On 29 July 2020 the Department of Trade (DIT) announced a change in regulations expanding the TRID’s current powers to investigate whether or not UK trade remedy should be applied in cases of imports causing or threatening to cause injury to UK businesses.
The new investigations can be opened from 5 August 2020 and relate to imports already the subject of an existing EU investigation. The change is a step in the transition away from the EU’s exclusive competence to apply trade remedies benefiting industries in the UK and towards the UK’s sole responsibility for doing so from 1 January 2021 onwards.
Prior to 5 August 2020, the TRID had the power to commence investigations into whether existing EU measures should be replaced by the imposition of a UK remedy once the Brexit transition period ends on 31 December 2020. So far the TRID has opened three such investigations – in February, March and July of this year. This most recent change allows the TRID, in addition, to open investigations into the possibility of imposing a trade remedy in respect of imports to the UK in cases where the EU has already commenced an investigation, but has not yet taken the decision to impose a remedy.
The TRID has been set up by the DIT as a temporary arrangement during the Implementation Period following the UK leaving the EU. From 1 January 2021, by which time the TRID’s functions will have become these of the Trade Remedies Authority (TRA), the TRA will be able to carry out not only these investigations, but also investigations into imports which have not been the subject of EU measures or of EU investigations. The TRA will be able to make recommendations that the Secretary of State imposes measures in respect of them where appropriate. The scope for trade remedies applying in the UK may well therefore increase with a UK focused Non Departmental Public Body looking specifically at applications made by those in the UK.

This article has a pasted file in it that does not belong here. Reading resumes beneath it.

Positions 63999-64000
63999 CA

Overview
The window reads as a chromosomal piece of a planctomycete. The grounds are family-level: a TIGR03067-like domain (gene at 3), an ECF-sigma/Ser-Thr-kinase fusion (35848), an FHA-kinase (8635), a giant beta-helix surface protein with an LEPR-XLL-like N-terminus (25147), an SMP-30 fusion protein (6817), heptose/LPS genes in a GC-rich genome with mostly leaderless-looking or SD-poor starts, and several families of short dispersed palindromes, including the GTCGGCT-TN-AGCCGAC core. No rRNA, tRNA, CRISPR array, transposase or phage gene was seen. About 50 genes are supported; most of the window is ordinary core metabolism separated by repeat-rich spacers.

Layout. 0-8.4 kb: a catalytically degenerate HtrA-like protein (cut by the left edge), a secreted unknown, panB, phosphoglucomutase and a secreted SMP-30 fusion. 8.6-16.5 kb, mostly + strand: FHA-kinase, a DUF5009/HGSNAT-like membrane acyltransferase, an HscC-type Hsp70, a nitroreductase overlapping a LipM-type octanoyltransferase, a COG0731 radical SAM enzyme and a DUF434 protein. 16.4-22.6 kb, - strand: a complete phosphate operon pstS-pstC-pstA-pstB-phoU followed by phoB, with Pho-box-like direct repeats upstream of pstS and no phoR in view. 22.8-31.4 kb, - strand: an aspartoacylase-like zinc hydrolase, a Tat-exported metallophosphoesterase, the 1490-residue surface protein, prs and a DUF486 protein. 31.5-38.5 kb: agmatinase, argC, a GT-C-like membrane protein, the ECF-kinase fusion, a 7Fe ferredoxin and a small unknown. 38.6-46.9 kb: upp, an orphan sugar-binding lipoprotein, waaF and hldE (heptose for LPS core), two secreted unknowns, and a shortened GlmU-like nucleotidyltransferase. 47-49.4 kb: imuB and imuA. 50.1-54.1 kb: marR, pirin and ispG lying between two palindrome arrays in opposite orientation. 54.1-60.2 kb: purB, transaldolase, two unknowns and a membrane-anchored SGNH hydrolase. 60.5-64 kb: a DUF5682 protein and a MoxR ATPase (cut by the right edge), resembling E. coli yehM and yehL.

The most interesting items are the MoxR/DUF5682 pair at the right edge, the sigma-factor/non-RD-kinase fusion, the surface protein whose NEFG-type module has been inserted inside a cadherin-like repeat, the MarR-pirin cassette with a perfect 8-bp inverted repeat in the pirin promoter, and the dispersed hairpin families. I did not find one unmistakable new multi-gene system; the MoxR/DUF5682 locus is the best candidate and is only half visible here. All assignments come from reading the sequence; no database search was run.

Trade remedies are aimed at preventing imported goods from being dumped on the UK market at prices below normal values (that is, below the normal cost of goods in their domestic market), or imports of subsidized goods, or a significant influx of imports of a particular product flooding the market. They are a familiar feature of the EU legal system and the ways in which the European Commission exercises these functions to prevent unfair trade practices are well-known.
The new mechanisms established by the UK will inevitably have certain differences, however. The UK’s system has been set up having looked not only at the EU’s legislation and practices, but at the relevant WTO agreements (the GATT, the Anti-Dumping Agreement, the Agreement on Subsidies and Countervailing Measures and the Agreement on Safeguards) also that from other jurisdictions, including Australia. One of the pre-condition tests that parties either applying for a measure or resisting one will have to address is whether it is in the economic interest of the UK or not to introduce a remedy after balancing the pros and cons of doing so. Detailed information is likely to be required.
The procedures relating to the investigations process and the systems set up to allow the review of the TRA’s decisions and appeals of decisions to the Upper Tribunal are all new. Businesses will therefore have to navigate the new requirements and the UK’s newly established procedures. The remedies that the TRA will be able to impose are anti-dumping duties or countervailing duties (which can be up to the lower of the dumping or subsidy margin, as the case may be, or the injury margin) or safeguard measures (that is, tariff increases or tariff rate quotas not targeted at a particular country) for a specified period.